Dusty Keztchemal is a pathetic coward. He failed the entire planet, and now, the only way he can make a living is by getting punched in the face for money. But when a beautiful stranger wanders into his saloon looking for help, Dusty thinks he can conjure up the man he once was-the greatest monster trainer in the world!
Not everyone needs to know why things happen…the root of chaos is sometimes the last thing we need to read. We are always more than happy to gorge ourselves on the innocence caught up in the carnage. Case and point, when we catch up with Dusty, he’s already down and out seated at the bar he sits at everyday, waiting for someone to pay the bartender for the opportunity to punch him in the face. It’s his penance, but he’s cashing in on it. But what does it take to get back on your feet knowing your very existence caused the destruction of the world as we know it. It takes a woman who rushes into the bar fleeing her husband whose hit her one too many times.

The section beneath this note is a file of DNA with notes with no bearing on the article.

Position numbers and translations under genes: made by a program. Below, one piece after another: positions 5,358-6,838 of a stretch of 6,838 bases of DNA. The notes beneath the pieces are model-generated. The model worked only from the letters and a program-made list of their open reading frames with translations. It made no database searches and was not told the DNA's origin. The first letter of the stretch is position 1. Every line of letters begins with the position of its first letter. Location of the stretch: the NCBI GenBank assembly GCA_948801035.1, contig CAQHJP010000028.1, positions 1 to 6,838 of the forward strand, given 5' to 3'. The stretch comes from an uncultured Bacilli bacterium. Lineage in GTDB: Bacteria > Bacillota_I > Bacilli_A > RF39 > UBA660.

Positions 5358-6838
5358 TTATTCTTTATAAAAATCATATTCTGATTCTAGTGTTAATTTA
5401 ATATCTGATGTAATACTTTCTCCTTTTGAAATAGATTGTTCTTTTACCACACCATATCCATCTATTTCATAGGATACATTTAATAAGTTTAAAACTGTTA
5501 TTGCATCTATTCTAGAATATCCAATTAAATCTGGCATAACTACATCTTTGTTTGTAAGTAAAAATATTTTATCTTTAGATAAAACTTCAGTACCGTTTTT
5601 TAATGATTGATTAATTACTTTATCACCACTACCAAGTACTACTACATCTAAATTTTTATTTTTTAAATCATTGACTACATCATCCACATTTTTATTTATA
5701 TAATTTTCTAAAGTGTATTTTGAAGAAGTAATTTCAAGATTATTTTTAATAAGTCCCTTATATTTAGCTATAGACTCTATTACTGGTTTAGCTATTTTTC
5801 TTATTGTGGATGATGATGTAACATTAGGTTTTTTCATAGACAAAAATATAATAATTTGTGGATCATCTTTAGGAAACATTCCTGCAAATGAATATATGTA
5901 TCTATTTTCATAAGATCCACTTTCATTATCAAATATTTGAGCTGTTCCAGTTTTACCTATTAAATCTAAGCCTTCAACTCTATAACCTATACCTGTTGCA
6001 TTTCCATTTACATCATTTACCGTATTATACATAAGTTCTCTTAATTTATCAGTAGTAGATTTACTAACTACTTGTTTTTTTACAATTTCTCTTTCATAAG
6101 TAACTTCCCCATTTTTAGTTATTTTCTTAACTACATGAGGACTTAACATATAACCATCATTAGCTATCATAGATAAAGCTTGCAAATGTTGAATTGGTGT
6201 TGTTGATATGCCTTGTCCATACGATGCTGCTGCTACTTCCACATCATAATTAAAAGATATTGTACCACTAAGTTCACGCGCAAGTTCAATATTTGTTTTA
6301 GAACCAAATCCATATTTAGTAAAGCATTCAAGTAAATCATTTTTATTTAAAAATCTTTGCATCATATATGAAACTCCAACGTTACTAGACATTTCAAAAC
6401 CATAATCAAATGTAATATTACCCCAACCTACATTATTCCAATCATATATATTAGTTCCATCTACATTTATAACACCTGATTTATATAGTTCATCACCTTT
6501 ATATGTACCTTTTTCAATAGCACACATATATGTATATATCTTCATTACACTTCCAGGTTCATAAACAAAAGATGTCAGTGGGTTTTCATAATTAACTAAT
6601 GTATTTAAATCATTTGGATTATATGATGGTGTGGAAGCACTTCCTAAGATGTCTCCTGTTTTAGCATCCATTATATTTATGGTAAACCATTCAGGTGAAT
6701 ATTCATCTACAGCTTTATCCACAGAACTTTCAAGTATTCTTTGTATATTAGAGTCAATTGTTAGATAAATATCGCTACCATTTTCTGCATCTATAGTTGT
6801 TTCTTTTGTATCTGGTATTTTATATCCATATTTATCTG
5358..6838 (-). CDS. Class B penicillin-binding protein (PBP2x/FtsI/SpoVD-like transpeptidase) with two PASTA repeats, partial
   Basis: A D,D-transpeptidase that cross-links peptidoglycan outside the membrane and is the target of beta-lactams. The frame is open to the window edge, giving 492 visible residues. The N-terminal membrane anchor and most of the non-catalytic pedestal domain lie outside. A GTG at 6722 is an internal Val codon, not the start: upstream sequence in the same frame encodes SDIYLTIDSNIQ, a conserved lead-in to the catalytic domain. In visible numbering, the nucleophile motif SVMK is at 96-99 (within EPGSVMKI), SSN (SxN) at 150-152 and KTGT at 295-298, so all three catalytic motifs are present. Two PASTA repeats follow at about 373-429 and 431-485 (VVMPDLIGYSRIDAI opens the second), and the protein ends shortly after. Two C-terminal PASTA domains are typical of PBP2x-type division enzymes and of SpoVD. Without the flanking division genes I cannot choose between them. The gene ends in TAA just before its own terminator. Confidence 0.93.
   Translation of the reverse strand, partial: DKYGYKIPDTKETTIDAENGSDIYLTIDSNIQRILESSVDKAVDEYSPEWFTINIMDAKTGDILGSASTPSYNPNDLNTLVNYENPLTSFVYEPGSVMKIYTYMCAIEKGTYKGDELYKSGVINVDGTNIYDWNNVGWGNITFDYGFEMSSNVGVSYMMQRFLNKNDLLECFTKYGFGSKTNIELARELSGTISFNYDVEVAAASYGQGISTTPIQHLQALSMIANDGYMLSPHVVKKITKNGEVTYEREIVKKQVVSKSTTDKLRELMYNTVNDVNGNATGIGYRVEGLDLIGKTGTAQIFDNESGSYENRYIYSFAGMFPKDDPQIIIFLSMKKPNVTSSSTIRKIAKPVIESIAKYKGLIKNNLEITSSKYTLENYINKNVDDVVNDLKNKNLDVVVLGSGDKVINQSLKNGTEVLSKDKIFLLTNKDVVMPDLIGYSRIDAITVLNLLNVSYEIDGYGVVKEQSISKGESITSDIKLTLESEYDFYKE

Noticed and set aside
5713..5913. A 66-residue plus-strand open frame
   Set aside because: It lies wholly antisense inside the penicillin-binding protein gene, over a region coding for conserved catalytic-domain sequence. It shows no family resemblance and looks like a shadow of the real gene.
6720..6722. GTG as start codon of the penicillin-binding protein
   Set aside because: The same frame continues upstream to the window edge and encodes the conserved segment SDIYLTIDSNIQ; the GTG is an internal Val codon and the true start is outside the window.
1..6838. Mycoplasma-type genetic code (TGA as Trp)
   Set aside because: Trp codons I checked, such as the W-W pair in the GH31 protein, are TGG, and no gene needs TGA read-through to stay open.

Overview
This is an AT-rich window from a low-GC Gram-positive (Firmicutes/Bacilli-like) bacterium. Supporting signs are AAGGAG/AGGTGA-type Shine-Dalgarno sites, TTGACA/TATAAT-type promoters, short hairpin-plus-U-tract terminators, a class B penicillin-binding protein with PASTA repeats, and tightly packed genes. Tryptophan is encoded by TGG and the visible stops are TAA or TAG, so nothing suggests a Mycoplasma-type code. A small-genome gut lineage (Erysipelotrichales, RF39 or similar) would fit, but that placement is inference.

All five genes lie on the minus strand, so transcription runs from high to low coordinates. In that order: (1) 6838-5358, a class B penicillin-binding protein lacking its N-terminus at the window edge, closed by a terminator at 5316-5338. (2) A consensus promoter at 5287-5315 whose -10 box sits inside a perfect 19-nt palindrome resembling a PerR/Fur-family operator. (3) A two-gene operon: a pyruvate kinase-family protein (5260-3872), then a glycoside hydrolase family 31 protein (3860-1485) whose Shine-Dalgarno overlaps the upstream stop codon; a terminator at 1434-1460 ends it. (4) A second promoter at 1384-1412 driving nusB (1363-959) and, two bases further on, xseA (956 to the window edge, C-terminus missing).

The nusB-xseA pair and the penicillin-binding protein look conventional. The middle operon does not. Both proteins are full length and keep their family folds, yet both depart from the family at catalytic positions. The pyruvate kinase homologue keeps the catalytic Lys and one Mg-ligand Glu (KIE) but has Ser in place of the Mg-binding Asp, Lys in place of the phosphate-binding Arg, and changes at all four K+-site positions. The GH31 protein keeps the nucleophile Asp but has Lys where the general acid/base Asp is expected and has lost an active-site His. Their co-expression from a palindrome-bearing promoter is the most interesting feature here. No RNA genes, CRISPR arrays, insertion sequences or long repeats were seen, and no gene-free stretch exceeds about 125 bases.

The story takes on a more adult version of Pokemon from here on out. Example, we learn about Dusty’s ability to control these monsters that he summons from a tiny box…sound familiar. He’s called upon by this damsel in distress to fight her abusive husband who is also a monster trainer…I think you know where this is headed. We find out quickly how ill equipped Dusty’s critters really are when they are massacred by the woman’s husband’s legion of uglies. The story goes from that defeat to a flashback twenty years before all this, when Dusty was at the top of his game.
It just get’s worse and worse when he’s called upon again to defend the world against a marauding horde. This should’ve been his chance to redeem himself, but he bails and get’s his best Pokemon…I mean monster, killed in the process. At this point in the story, I wasn’t sure redemption was going to come for Dusty, but it does. It’s not in the shape of a flaming sword, but a sort of inner peace that requires no words. Knowing what’s important seems to light a fire within Dusty, but ultimately we never really figure out what inspires him to pick himself up by the boot straps, it’s just assumed.
GAMMA works well as a strange glimpse into the minds of the writers and artists. It’s Ghost World meets Pokemon. For what it’s worth, the book is hipster and will definitely sell copies at Urban Outfitter, but will the mainstream comic buff dig it? I don’t know.
All in all, the plot of GAMMA was sustainable, but I think I enjoyed Ulises Farinas wonderful art much better.